Opiates and Pain Research

Alexander E. Kalyuzhny, Ph.D., Research Assistant Professor

affiliated with Department of Neuroscience

Alex's PhotoOpioid analgesics are currently the first choice drugs for the treatment of pain. Although opioid analgesics have been found to produce antinociception through interaction with pharmacologically distinct G protein-coupled mu-, delta- and kappa-opioid receptors, the mechanism underlying the function of these receptors is not fully understood. For example, a fundamental question remains regarding the functional relevance of heteromeric mu/delta and mu/kappa-opioid receptors.   

My research interests are focused on investigating the mechanisms underlying constitutive and induced heteromerization of opioid receptors using double-transfected HEK-293 cells as a model, as well as primary sensory neurons isolated from the dorsal root ganglia and cultured in vitro.  The study is aimed at determining how opioid receptors form mu/delta- and mu/kappa heteromers as well as at investigating heteromerization of opioid receptors with non-opioid ones, including chemokine CCR5 and CXCR4, and glutamate mGluR5 receptors. In addition, studies are done to reveal the effects of ligands with dual agonist/antagonist activity on receptor trafficking and heteromerization using advanced multi-color fluorescence immunocytochemistry, confocal microscopy, and image analysis techniques. These studies will shed light on the function of opioid receptors and will also help to clarify the role of chemokine and glutamate receptors in modulating the antinociceptive activity of opioid analgesics.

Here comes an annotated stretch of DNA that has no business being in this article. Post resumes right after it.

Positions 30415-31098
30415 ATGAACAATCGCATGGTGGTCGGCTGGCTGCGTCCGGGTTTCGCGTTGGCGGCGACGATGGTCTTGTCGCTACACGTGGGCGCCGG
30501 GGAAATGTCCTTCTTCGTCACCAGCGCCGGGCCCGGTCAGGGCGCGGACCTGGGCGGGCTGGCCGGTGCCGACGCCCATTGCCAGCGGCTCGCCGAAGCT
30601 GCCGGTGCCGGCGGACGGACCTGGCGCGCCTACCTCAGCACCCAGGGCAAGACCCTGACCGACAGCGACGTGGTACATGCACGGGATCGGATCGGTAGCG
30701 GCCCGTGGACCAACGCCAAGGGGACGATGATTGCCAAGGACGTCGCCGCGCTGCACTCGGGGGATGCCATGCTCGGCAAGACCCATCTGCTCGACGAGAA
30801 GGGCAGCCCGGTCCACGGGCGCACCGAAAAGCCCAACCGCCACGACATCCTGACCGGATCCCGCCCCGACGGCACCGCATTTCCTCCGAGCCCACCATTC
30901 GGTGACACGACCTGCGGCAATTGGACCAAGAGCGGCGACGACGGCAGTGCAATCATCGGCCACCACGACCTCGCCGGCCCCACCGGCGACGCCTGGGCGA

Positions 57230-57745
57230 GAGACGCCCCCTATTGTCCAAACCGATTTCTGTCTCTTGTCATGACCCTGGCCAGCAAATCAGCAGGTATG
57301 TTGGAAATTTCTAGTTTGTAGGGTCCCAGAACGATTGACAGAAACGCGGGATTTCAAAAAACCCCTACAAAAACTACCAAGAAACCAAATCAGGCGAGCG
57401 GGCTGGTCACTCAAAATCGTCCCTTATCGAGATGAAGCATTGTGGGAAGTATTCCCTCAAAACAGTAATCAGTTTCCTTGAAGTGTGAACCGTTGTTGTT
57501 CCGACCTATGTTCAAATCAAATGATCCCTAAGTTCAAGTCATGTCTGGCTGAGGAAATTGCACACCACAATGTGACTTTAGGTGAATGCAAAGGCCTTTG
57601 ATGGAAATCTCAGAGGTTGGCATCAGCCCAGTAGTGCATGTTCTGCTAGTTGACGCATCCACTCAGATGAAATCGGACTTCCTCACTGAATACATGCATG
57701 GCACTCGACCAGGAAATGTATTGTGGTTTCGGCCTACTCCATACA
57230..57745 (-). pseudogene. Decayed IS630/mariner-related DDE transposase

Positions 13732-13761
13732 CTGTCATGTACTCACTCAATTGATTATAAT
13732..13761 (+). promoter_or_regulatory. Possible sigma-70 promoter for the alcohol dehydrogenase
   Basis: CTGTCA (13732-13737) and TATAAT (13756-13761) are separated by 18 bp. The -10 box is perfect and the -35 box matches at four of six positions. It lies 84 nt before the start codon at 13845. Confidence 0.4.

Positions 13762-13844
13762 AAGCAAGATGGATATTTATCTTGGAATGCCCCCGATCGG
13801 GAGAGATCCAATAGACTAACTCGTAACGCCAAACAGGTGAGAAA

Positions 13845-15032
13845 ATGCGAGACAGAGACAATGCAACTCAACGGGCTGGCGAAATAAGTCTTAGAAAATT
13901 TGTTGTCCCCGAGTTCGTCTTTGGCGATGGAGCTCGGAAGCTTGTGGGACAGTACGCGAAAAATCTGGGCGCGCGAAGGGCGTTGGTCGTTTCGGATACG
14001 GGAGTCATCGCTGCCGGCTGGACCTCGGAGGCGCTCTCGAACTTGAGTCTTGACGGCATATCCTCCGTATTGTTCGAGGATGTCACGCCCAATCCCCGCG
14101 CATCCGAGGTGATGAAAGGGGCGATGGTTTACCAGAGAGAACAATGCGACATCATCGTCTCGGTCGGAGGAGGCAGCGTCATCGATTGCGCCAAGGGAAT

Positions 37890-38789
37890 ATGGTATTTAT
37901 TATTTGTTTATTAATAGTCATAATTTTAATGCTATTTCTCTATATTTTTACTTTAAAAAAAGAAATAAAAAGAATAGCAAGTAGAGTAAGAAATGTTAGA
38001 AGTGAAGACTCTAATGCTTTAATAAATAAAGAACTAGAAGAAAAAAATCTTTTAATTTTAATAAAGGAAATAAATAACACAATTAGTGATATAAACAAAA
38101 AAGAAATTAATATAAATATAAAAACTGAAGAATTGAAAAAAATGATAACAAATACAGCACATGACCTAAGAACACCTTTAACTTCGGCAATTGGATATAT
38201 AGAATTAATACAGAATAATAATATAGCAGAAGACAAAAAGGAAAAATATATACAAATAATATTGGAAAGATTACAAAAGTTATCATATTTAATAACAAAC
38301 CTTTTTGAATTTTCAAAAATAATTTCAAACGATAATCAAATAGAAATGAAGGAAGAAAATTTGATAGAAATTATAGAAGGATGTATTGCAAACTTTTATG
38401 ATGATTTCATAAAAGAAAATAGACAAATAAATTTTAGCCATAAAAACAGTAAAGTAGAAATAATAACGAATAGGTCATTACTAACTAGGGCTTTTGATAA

Memberships in professional societies:

  • The Society for Neuroscience
  • Society for Histotechnology
  • Histochemical Society